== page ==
Official occasions and vernacular voices
New Zealand’s British Empire and Commonwealth Games, 1950–90
in New Zealand’s empire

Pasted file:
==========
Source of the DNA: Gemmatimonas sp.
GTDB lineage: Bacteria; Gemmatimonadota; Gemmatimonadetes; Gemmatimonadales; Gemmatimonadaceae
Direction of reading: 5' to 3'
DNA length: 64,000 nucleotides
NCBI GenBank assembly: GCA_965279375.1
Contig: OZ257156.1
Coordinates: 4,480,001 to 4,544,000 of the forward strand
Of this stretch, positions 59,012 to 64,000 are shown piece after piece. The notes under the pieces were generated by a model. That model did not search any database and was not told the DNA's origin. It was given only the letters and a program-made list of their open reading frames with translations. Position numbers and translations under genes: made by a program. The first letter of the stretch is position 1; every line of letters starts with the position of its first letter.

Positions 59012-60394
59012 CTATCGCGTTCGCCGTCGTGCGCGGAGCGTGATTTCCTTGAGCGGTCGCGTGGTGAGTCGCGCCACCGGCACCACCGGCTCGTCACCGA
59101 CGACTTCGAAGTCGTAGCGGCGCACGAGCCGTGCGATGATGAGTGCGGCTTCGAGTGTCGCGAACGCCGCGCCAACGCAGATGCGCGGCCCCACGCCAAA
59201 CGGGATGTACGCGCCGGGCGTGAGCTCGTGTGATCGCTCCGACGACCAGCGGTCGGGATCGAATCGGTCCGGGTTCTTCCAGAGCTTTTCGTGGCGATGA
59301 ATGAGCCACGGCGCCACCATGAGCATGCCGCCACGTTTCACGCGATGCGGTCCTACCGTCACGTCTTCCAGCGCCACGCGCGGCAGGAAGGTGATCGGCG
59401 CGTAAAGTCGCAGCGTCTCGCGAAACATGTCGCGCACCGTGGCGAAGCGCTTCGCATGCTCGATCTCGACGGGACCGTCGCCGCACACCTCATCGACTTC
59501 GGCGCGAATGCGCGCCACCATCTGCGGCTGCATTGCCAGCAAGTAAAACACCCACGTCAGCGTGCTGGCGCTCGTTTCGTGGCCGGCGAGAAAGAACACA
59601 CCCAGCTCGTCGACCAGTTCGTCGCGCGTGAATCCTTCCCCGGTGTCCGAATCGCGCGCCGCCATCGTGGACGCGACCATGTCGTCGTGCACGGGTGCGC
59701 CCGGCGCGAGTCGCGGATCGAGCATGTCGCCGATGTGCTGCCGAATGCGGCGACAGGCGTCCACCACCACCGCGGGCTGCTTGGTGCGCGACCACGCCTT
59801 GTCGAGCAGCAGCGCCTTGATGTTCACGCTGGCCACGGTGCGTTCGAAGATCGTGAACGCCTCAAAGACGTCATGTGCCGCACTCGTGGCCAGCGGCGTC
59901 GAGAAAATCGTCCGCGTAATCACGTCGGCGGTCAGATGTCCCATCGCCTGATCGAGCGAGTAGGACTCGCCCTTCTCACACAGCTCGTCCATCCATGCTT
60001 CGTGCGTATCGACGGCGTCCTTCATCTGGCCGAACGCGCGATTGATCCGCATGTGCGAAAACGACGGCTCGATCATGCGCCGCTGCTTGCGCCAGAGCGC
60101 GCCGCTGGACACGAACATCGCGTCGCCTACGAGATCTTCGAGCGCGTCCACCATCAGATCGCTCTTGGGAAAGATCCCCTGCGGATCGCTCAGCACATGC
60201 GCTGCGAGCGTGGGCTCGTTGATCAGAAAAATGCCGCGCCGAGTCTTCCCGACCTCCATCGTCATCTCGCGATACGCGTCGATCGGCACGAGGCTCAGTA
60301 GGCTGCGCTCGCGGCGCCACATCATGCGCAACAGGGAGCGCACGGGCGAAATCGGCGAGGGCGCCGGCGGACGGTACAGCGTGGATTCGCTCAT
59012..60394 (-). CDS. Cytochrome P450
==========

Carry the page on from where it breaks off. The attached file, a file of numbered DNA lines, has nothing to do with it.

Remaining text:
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Between 1950 and 1990 New Zealand hosted the British Empire/Commonwealth Games on three occasions, both embracing and struggling with these opportunities to publicly communicate its attachment to an imperial past and present, at a time when the British Empire itself was moving towards dissolution. Local, regional, ethnic, and cultural tensions consistently undermined organisers’ attempts to produce a stable expression of New Zealand identity. Drawing upon archival and periodical evidence, this chapter employs a transnational and comparative approach that integrates evidence from the Games hosted in Canada and Australia to document the complex ways in which sport, national identity and the awkward legacies of imperialism combined to produce highly contested pronouncements about New Zealand’s past and present.

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